Ish Kode Bish Iki / Morris (Doc) Mosay (USA)

“The abuse remains embedded within my people. It is very difficult to step outside the historical trauma”

Photo by Sweetgrass McKenzie & Louisa Hext

Ish Kode Bish Iki (Morris ‘Doc’ Mosay) was taken from his family as a young boy and placed in a Native American boarding school where children were immersed in European-American culture in order to “civilize” and “Christianize” them. The number of Native American children in these schools reached a peak in the 1970s, with an estimated enrollment of 60,000. Later investigations revealed many documented cases of sexual, physical and mental abuse occurring at such schools which separated children from their families and encouraged or forced them to abandon their Native American identities and cultures.

My real name is Ish Kode Bish Iki (Fire Buffalo). When I was eight-years-old I was taken by force and ripped from my mother’s arms, away from my family. I was shipped off to The Hayward Indian boarding school (in Wisconsin) where our heads were shaved, boys and girls alike. After being dunked into a harsh chemical-filled tank, I was marched into a dark room where I was dusted with white delousing powder and left huddled with the other children as we cried in silence.

We were made to wear Nazi-like military green wool, prickly uniforms complete with high-topped boots. I was taken to a classroom where I was told to sit, without speaking. If I spoke in my native Ojibwa tongue, I was slapped and knocked off my chair by the nearest monitoring nun who would scream, “That’s the Devil’s language”. We were crippled by Father Flanagan’s favourite form of punishment, to have us kneel on marbles for hours on end. While the nuns called us “Dumb stupid savages”, Father Flanagan walked the classroom with his leather strap which he used on our backs and beat us till we bled. I witnessed Father Flanagan take unfortunate girls to his rectory and molest them. When he was done the girl would return, her body torn and ripped with blood streaming down her legs.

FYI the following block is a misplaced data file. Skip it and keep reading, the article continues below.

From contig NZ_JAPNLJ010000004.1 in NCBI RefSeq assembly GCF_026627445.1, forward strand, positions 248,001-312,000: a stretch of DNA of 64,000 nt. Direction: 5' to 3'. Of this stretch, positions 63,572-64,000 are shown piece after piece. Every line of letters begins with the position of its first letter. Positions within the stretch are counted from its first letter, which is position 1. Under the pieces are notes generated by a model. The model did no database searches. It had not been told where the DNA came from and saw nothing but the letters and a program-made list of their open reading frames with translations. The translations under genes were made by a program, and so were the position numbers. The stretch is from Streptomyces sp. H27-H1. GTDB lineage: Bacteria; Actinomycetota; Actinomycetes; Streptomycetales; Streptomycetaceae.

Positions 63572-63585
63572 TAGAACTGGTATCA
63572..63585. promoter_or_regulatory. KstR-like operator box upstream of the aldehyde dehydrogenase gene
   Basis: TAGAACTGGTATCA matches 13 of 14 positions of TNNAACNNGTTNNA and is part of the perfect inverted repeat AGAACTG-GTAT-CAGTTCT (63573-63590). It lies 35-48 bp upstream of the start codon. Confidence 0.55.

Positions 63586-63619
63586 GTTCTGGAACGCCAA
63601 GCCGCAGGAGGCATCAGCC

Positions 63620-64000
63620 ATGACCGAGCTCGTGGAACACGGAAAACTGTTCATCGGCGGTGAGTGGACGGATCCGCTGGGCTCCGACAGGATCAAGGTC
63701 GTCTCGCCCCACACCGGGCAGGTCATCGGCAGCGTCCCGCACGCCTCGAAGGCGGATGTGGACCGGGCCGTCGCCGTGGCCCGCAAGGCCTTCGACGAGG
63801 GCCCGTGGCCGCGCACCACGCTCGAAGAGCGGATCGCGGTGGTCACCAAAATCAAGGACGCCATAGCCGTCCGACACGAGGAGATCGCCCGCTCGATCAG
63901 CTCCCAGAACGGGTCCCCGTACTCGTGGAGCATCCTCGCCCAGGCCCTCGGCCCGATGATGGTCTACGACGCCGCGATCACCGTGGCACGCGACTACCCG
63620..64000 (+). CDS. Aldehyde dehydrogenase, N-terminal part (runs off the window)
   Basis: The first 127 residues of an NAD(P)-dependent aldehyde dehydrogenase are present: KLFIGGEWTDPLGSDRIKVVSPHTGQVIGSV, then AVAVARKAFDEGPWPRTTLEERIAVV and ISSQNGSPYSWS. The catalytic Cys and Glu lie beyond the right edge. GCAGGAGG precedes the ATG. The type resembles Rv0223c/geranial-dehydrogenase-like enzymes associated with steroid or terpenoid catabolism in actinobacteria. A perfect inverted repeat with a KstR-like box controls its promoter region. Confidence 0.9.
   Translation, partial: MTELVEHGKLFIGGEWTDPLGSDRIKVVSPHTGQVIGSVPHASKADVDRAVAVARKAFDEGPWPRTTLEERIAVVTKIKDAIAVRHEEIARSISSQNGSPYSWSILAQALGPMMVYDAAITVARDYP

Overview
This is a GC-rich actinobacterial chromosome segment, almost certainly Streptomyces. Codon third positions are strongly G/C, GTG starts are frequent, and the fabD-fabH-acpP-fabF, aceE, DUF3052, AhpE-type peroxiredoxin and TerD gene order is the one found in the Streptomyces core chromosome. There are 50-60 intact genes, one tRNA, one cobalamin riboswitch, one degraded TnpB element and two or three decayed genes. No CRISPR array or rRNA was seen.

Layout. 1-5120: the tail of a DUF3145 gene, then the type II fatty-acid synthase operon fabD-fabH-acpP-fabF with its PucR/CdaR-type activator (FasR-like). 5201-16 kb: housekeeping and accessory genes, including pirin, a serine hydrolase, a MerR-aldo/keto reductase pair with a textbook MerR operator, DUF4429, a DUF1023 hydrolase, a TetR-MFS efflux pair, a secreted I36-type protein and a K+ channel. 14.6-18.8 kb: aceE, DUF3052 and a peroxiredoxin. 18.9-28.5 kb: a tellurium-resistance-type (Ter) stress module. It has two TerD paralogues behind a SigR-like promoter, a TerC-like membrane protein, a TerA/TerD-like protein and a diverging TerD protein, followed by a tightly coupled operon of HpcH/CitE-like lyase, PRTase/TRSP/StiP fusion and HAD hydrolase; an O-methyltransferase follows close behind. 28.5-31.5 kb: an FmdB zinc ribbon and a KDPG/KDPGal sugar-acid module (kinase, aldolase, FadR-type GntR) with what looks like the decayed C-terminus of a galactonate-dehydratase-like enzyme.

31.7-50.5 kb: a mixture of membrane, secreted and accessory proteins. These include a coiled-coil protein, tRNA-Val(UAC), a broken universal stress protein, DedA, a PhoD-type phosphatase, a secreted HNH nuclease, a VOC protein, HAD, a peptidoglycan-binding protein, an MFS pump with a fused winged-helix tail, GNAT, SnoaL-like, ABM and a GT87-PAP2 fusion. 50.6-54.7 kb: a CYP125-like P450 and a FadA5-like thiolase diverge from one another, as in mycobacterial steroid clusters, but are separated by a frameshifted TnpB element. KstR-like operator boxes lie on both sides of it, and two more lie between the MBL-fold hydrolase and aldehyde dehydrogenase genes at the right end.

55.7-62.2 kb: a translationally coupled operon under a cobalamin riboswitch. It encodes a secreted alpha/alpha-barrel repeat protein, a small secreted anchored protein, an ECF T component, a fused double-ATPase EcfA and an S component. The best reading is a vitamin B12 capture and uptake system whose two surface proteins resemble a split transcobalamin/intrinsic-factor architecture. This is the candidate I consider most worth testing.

Father Flanagan and the nuns beat the savage out of me, took my religion, my language, my culture and my dignity. However I did not surrender. I chose to remain a strong Ojibwa man. Then finally, when I was about 13, I decided I could not take any more and so I ran away from the boarding school to my grand-parents and never returned. I didn’t go to my parents because they had become drunks by now.  My grand-parents and I cried when I returned to them. They were happy to have me home again.  I soon fell back into my place in the Lodge in the Indian camp where many other families lived.  My recovery came from being in the woods with my grand-parents gathering medicines, hunting, foraging roots, herbs and berries. My grandmother had a pet crow, a groundhog and a raccoon and it was this nurturing and respect for all the living creatures that helped to heal my wounds. It was a matter of not focusing on where I had been or talking about the trauma but returning to the roots of my Ojibwa people.

It was through this restorative healing provided by my grand-parents and the Ojibwa traditions that I embraced the White education system. I had been told I was a dumb, stupid savage and I wanted to prove that I could amount to something.  I enjoyed learning and continued through college, acquiring a PhD in Sociology at Macalester College in St. Paul, Minnesota. As a result I got involved in helping create the Indian Resource Centers in the Twin Cities region.

I was active and advocating for my people for many years until I had a stroke when I was 55, which consequently impaired my vision and overall mobility.  At this point I returned to the Chippewa reservation at Round Lake, Wisconsin, where I continue to live to this day.

I am sickened by what I see in my community and it has made it hard to forget and forgive my past. I can see so clearly the damage that White society has done.  My people are still trapped in their past, uneducated and oppressed.  The community remains without its ‘Warriors’, entrenched in a ‘Me’-based society which is not part of the traditions that my grand-parents engrained in me.

The battles I fight today are both within myself and with my People. I continue to voice and write letters within my community and to government agencies about the abuses that exist on my reservation. The abuse remains embedded. It is very difficult to step outside the historical trauma that perpetuates. My People choose to endure the pain they are familiar with and sometimes I wonder if change will ever come? Even I, from time to time, slip back into this cycle and lose hope but the ‘Warrior’ in me does not give up. This is what I was taught by my grand-parents.

Although I see the past trauma and sickness amongst my people, I continue to stand and represent what the Ojibwa teachings have given to me.  I have survived each and every storm that presents itself.  I am the strong oak with roots that run deep.